Until you come to the point of accepting responsibility for everything that happens in your life, you are not free.
When you refuse to accept that your life is your responsibility, you continue to blame someone or something else for everything that happens to you. You see yourself as a victim of fate, a tyrannical god, controlling people, and natural disasters. You blame your parents, the government, and any person who abused you in any way for how your life has turned out.
Accepting responsibility for your life is both confronting and liberating at the same time.
It’s confronting when you have experienced things or committed acts you would rather forget than take responsibility for.
It’s liberating because it lets you see that you are never a victim.
How do we go about accepting responsibility for our lives?
One way is to stop thinking of yourself as a human being with a limited lifespan and to see yourself as a spiritual being that chose to incarnate into the human form - for specific learning experiences.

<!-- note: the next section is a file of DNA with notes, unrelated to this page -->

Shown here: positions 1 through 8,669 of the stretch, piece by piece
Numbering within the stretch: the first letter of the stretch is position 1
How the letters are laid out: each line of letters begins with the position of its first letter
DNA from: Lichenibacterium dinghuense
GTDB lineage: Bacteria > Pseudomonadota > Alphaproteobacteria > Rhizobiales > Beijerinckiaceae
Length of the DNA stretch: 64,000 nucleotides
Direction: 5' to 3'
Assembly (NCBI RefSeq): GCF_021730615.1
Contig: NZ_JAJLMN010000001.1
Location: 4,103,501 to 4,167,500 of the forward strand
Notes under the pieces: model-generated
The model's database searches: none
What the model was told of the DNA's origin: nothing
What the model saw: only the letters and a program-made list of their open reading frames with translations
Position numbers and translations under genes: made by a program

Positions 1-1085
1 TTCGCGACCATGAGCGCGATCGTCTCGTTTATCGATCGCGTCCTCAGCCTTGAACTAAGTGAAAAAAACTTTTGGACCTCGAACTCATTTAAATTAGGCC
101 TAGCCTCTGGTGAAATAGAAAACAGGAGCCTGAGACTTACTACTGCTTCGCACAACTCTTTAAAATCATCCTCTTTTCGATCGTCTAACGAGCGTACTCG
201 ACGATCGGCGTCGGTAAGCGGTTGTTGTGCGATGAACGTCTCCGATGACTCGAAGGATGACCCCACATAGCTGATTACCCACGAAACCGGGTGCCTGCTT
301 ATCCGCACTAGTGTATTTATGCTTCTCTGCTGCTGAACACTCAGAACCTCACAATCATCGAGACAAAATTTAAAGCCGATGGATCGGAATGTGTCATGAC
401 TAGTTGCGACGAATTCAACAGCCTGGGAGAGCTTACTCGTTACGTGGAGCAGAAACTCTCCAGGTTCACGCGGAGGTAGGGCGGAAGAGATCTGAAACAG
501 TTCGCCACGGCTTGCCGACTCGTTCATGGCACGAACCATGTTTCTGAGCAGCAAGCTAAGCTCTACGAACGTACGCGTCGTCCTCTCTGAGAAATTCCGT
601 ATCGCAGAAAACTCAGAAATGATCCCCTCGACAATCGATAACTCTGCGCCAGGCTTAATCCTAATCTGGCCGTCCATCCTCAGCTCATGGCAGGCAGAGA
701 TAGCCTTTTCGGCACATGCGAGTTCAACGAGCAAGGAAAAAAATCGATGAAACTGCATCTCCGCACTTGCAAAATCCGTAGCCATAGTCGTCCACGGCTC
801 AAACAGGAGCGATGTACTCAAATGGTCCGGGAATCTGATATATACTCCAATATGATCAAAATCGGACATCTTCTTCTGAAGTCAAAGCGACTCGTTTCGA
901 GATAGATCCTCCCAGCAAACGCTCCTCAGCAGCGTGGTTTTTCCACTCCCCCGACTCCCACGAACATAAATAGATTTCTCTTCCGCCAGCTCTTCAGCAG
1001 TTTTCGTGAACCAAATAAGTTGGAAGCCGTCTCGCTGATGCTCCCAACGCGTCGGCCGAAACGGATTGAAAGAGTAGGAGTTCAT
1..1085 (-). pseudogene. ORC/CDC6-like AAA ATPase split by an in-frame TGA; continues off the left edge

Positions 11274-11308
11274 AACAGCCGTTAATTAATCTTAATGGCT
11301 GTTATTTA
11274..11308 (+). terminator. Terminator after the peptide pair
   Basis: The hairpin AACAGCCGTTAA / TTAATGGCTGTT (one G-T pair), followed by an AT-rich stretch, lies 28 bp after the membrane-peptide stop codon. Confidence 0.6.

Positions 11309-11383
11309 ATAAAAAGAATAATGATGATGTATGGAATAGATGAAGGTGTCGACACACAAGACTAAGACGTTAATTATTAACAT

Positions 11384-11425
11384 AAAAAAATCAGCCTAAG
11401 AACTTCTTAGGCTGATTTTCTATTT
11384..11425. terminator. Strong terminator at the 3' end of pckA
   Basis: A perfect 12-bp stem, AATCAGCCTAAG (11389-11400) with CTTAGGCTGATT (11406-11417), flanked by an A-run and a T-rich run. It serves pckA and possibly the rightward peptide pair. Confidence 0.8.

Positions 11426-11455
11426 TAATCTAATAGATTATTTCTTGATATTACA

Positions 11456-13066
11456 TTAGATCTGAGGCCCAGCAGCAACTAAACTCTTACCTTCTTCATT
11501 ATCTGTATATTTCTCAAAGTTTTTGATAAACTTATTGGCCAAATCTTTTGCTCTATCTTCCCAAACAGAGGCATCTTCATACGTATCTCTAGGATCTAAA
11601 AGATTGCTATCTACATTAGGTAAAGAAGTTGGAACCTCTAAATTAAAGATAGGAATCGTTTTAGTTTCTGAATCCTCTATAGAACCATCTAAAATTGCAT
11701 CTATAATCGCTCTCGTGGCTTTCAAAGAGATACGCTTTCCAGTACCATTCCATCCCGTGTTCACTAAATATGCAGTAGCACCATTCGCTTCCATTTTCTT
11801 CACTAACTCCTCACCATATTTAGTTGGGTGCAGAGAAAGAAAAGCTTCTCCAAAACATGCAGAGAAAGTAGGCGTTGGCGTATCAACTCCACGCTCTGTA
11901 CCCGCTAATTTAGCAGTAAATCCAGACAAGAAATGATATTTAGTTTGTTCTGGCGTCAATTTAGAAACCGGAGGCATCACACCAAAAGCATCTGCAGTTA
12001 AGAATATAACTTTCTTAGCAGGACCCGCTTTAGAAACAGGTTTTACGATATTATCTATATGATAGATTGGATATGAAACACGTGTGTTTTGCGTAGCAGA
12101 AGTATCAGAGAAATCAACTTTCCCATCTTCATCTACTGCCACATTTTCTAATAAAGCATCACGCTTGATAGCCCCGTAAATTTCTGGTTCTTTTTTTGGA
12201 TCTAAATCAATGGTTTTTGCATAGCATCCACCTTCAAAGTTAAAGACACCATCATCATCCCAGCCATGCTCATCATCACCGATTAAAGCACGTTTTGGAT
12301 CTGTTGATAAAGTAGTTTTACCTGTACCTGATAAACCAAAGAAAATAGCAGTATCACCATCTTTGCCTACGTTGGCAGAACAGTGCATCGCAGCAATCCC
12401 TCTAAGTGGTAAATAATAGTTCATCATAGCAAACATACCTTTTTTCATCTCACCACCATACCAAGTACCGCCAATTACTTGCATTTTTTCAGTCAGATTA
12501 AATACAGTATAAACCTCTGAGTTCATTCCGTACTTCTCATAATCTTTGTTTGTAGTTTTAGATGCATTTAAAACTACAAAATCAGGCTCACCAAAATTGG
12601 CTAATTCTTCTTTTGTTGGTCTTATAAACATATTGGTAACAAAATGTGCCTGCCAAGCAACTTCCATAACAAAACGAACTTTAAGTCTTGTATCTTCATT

When you look at your life from this perspective, you need to acknowledge that you chose your parents and the circumstances into which you were born.
From this perspective, you also come to appreciate that events happen for you and not to you. Things only happen to you if you see yourself as a victim.
Another way of looking at that is to regard all events as neutral – that is; they happen but they have no intrinsic meaning. The only meaning any event has is the meaning you give it. You are the one who decides whether an event is beneficial, disastrous, or of no consequence.
Accepting responsibility for your life means acknowledging that you have total control over the way in which you respond to any event.
That’s why you hear all sorts of gurus telling you that change begins within. They're telling you that although you may not be able to change the world, you can change the way you behave.
Accepting responsibility for your life also means you get to choose what you believe; instead of simply accepting what others tell you to believe.
So, who or what has control of your life?
You might think you are in control but, unless you’re willing to examine your beliefs and habits, you’re probably fooling yourself.
Spend some time listening to what you say, and what you think but don’t say.
Take a look at how you react when people push your buttons.
Start keeping a journal to record your observations.
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